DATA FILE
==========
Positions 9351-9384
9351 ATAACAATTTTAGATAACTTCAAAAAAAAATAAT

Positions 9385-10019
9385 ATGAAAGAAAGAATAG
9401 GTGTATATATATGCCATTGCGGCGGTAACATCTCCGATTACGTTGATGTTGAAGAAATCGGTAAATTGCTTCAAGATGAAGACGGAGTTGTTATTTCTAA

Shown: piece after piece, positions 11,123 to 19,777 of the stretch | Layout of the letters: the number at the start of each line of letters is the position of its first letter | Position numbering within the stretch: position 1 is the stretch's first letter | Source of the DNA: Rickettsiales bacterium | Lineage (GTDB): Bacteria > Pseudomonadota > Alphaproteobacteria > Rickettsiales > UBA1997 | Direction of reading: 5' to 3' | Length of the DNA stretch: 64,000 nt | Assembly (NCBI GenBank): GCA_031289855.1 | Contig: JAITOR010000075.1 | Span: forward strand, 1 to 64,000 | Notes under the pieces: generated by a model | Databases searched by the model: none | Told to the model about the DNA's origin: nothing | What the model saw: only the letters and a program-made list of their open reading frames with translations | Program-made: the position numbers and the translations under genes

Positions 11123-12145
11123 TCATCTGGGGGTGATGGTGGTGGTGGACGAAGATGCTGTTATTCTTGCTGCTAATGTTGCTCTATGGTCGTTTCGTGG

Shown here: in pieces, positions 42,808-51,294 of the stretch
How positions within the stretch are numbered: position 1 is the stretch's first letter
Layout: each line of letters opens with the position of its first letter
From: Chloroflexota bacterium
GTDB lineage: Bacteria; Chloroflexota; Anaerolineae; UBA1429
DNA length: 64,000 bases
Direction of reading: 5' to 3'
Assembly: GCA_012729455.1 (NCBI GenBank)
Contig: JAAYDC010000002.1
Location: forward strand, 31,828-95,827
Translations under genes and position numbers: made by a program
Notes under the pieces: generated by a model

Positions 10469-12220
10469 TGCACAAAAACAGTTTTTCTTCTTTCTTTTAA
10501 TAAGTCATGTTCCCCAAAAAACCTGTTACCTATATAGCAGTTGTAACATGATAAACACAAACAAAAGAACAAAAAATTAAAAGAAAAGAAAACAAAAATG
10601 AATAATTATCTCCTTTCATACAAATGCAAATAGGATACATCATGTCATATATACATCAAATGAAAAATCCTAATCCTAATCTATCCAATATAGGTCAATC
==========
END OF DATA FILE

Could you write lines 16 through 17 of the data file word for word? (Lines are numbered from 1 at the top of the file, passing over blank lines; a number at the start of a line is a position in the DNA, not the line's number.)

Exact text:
Assembly: GCA_012729455.1 (NCBI GenBank)
Contig: JAAYDC010000002.1